Sexual Assault Prevention Programs: A Solution Riddled With Problems

Sexual assault is finally being recognized as a problem. According to Rape, Abuse, and Incest Nation Network, “one in six women [have] been the victim of attempted or completed rape.” The rise of sexual assault awareness is correlated with the rise of the #MeToo movement, a 10-year-old movement that has recently gained awareness due to landmark events. An inciting event of the movement was The New York Times investigation about Harvey Weinstein and the multiple allegations of sexual assault against him. 

Photo credit: Ms. Magazine

Universities in the United States have finally started to take action to combat the problem of sexual violence on campus by creating sexual assault prevention programs. While these programs are well-intentioned and often hailed as the holy grail solution to sexual violence, universities’ sexual assault prevention programs often lead to victim-blaming and contribute to rape culture by conflating sexual assault with alcohol consumption and through their depiction of ‘prevention strategies’ outlined for potential victims. Programs often lack a focus on predators themselves and how to stop predatory actions from occurring.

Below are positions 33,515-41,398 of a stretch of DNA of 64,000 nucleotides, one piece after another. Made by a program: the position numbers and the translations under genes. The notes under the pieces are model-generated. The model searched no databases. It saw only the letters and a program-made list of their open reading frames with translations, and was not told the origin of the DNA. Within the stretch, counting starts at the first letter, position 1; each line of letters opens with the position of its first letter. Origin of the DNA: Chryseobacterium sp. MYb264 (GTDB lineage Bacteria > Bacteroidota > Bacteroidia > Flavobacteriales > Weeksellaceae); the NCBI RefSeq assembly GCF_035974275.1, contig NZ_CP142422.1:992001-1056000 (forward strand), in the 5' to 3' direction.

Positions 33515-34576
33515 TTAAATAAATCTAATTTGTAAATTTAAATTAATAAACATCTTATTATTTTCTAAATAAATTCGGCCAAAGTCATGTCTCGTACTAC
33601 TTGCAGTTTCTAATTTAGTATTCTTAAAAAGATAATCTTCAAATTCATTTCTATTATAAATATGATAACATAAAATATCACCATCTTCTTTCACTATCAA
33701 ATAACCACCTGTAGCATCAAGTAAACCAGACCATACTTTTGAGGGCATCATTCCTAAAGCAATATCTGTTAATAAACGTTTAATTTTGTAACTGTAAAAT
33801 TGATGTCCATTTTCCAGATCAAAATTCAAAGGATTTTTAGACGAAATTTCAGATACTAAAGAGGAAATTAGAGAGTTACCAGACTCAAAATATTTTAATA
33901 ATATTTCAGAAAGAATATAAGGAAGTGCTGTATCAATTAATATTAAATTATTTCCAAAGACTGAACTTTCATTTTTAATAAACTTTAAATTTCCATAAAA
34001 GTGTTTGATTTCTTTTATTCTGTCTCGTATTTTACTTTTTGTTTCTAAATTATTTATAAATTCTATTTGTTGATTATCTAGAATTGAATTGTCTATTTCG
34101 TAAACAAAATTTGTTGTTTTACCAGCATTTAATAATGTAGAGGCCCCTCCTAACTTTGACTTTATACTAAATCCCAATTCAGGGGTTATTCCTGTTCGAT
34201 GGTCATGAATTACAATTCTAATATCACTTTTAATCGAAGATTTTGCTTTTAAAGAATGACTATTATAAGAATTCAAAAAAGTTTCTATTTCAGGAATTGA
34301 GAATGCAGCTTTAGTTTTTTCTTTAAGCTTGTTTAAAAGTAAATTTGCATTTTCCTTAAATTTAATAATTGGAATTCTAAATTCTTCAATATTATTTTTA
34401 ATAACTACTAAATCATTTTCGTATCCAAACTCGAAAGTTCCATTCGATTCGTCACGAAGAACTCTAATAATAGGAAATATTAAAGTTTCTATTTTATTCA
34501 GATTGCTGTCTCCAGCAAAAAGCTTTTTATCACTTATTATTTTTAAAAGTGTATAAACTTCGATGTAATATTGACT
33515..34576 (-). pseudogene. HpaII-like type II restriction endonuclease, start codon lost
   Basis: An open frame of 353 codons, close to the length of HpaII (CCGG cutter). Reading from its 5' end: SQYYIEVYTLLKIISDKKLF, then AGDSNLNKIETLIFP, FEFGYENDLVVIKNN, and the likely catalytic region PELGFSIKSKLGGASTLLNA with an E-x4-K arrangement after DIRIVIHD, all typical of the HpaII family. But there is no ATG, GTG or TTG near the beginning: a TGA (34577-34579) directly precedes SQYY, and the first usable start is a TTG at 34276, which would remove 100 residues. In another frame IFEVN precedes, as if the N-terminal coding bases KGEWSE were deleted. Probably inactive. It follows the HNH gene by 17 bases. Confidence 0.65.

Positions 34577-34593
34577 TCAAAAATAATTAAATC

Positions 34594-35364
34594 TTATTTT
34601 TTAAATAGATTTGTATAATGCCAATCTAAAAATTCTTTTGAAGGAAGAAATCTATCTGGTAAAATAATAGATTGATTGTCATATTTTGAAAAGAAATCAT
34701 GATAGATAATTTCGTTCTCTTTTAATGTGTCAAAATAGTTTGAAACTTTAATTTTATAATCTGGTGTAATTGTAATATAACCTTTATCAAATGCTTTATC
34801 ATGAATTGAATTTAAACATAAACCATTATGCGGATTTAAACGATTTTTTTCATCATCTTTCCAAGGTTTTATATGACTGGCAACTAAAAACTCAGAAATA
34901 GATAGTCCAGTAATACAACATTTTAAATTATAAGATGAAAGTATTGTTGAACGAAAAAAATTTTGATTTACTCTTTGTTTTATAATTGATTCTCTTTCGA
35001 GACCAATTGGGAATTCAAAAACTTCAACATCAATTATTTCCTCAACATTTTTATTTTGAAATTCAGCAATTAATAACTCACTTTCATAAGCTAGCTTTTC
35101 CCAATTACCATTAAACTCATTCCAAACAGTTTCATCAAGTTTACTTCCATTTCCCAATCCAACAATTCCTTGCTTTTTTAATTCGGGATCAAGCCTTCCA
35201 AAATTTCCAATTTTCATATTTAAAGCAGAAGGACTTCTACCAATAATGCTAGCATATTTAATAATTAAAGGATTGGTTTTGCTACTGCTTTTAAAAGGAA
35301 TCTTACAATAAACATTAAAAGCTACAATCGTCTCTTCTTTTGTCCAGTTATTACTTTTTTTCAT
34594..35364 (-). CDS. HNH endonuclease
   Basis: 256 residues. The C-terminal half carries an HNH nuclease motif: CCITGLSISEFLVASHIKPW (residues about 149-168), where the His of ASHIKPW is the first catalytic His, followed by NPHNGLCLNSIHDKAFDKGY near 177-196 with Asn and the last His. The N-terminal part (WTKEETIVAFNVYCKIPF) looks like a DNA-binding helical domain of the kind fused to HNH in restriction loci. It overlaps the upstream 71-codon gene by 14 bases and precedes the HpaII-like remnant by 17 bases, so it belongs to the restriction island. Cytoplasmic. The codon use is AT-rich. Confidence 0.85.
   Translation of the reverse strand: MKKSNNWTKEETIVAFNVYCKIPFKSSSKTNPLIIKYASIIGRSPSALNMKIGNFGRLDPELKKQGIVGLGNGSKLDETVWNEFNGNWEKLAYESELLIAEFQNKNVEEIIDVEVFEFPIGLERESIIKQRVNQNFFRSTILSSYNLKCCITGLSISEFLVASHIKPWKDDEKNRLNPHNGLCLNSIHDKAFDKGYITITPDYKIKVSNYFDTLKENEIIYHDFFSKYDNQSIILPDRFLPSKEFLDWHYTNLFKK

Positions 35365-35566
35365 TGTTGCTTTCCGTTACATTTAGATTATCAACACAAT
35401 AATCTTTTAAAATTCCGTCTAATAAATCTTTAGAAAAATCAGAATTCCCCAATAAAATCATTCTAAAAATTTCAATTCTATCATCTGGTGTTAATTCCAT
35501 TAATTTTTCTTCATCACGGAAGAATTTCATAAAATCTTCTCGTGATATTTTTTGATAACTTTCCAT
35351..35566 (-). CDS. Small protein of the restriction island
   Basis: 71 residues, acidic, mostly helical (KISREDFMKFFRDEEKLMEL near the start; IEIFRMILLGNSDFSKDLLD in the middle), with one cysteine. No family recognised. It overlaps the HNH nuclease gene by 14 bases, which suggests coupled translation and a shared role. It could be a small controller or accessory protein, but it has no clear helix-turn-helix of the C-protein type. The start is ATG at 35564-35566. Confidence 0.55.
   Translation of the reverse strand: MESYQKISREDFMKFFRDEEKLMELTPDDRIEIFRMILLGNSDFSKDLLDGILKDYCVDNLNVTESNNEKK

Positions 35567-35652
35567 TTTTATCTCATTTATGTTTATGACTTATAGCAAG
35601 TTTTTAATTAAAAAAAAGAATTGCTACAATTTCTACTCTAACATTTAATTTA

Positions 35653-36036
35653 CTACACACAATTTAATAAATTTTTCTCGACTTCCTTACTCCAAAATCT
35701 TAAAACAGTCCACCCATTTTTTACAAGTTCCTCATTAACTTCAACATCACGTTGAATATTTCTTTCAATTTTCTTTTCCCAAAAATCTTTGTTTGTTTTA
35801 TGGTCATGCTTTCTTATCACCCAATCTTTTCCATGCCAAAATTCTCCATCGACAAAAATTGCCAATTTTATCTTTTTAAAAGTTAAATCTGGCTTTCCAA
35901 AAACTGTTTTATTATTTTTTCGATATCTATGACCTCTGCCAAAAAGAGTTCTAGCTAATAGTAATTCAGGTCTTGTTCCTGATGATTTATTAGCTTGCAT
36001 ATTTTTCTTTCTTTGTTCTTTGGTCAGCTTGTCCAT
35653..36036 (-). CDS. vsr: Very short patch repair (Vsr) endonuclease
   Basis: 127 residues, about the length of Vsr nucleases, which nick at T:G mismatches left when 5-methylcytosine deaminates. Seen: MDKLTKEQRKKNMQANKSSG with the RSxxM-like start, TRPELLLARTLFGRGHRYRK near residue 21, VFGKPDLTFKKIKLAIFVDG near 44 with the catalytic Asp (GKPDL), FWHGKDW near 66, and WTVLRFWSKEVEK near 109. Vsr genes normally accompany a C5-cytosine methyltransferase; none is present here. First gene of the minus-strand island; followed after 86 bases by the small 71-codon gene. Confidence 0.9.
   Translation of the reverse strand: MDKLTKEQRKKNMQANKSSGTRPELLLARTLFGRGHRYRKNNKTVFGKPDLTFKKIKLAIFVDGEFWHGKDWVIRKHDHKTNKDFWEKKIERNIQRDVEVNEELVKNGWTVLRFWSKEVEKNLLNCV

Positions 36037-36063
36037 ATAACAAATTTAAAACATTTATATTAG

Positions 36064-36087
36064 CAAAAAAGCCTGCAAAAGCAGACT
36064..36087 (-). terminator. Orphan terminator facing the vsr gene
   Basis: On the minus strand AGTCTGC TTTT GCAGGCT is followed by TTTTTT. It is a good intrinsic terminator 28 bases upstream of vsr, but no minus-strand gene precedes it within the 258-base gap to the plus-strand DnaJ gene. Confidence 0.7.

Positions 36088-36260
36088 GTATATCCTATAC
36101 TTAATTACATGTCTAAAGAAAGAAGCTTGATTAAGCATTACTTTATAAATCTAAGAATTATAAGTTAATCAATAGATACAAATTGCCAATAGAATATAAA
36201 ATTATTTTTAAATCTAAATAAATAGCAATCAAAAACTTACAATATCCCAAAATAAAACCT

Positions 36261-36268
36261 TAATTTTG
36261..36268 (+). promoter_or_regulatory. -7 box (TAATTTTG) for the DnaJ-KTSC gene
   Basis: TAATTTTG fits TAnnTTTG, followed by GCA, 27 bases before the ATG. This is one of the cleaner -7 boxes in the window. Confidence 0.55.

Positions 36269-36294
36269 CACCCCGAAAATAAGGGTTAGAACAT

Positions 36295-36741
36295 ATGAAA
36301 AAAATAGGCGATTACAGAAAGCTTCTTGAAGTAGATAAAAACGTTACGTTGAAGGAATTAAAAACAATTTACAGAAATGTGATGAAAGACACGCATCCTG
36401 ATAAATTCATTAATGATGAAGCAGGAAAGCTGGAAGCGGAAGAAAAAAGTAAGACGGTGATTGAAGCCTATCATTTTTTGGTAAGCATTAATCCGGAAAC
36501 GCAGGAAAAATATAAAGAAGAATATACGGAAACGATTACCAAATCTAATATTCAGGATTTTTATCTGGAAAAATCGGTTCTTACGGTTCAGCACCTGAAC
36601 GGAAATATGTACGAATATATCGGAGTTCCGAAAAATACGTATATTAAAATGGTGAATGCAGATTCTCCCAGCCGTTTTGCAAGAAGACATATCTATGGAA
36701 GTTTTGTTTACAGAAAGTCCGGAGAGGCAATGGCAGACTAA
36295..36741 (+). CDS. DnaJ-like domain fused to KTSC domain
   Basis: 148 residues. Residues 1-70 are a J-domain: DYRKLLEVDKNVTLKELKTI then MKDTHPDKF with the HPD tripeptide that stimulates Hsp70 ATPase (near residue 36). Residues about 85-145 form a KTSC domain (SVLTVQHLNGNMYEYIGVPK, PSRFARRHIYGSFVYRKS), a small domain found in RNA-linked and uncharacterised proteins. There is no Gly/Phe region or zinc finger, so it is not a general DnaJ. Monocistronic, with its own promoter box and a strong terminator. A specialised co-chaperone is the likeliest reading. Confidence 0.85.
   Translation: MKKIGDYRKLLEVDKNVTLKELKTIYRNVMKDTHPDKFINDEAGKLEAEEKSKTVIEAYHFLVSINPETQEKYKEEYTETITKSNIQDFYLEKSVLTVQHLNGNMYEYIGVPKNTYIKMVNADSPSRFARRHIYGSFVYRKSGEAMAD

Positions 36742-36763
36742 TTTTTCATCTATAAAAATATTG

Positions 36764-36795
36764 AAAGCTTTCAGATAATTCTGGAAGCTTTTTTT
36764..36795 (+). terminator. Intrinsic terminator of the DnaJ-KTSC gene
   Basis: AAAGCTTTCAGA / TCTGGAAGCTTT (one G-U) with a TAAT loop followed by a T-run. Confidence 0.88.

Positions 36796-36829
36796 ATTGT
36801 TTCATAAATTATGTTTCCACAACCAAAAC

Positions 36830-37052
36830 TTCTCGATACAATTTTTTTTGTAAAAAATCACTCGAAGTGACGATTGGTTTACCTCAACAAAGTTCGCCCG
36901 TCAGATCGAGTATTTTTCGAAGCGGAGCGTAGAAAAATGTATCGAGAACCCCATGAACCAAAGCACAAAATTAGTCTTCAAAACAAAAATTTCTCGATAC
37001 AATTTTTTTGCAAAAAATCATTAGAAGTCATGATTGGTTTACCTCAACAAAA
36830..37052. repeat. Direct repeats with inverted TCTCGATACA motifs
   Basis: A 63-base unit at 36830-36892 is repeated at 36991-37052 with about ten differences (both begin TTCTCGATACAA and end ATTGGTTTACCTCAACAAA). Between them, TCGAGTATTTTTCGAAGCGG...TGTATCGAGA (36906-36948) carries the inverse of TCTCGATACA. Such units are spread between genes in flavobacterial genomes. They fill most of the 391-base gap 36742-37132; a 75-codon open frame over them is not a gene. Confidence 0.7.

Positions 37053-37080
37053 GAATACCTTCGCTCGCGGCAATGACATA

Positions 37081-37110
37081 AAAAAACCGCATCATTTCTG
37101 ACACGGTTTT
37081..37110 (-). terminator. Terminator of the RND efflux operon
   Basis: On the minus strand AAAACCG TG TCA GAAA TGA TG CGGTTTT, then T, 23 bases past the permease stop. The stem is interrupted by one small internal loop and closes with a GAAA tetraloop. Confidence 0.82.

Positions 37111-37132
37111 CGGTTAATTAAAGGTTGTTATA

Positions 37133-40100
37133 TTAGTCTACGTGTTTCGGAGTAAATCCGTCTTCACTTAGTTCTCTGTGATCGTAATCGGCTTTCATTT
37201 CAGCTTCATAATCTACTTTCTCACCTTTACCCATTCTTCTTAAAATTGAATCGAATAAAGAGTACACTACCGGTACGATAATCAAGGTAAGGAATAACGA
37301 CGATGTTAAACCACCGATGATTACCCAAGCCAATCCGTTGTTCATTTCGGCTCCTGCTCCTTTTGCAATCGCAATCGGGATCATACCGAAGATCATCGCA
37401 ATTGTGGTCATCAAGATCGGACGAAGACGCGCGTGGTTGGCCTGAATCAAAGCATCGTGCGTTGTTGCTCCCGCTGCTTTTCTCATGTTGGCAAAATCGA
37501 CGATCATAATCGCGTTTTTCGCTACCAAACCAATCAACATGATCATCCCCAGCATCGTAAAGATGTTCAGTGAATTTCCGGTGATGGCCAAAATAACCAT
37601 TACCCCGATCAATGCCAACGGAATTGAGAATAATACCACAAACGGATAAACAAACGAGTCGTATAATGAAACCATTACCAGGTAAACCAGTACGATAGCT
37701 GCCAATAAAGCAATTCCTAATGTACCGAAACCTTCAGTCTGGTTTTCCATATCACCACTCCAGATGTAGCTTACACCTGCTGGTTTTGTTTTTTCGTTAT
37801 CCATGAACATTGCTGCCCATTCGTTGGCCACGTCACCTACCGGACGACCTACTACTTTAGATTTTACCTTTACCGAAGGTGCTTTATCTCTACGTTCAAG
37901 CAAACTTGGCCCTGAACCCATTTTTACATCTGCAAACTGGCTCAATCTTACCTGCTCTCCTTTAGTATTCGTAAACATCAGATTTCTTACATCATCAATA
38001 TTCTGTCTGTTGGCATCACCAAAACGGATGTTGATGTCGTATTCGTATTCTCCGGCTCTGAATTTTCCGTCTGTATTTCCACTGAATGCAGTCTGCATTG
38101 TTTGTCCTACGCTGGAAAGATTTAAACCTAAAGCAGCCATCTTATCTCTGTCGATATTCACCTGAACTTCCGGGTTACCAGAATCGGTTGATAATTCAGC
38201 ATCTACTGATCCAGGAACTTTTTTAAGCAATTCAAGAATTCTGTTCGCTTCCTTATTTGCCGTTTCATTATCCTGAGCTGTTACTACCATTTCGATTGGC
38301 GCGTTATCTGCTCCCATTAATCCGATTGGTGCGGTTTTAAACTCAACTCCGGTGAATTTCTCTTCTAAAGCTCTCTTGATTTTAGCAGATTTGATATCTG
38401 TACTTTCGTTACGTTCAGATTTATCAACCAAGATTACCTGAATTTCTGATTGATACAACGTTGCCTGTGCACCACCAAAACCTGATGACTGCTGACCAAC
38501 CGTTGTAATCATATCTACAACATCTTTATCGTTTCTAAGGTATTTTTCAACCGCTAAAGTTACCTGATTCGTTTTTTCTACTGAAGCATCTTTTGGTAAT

Sexual assault prevention programs are often taught along with alcohol education programs. This correlates the issue of sexual assault with alcohol consumption. For example, before coming to Boston University, all incoming freshmen are required to complete an AlcoholEdu and Sexual Misconduct Prevention Training. The goal of the AlcoholEdu program is to educate students about the consequences of drinking and promote responsible drinking habits, whereas the goal for the Sexual Misconduct Prevention Training is to completely prevent sexual assault. Here is where the issue lies.


Photo credit: Boston University Student Health Services

Photo credit: Boston University Student Health Services

Society often views the consumption of alcohol in college as a natural occurrence. While students should be careful about the consequences of consuming alcohol, it is generally a phenomenon that will always occur. When students turn 21, they are legally allowed to consume alcohol. Sexual assault is different. It is a crime that is always illegal and unethical and there is no reason for assaulting someone.  Furthermore, ‘textbook’ sexual assault scenarios in these courses often include victims consuming alcohol or drugs, despite the fact sexual assault can happen without the presence of drugs or alcohol and is never the victim’s fault. 

By teaching alcohol prevention programs along with side sexual assault prevention programs, Boston University is sending the wrong message. It promotes the idea that while sexual assault is bad, it is a natural occurrence in college similar to how people view underage drinking. The university is telling you not to assault someone but does not genuinely believe the problem will go away, just like they do not believe that college students will stop consuming alcohol.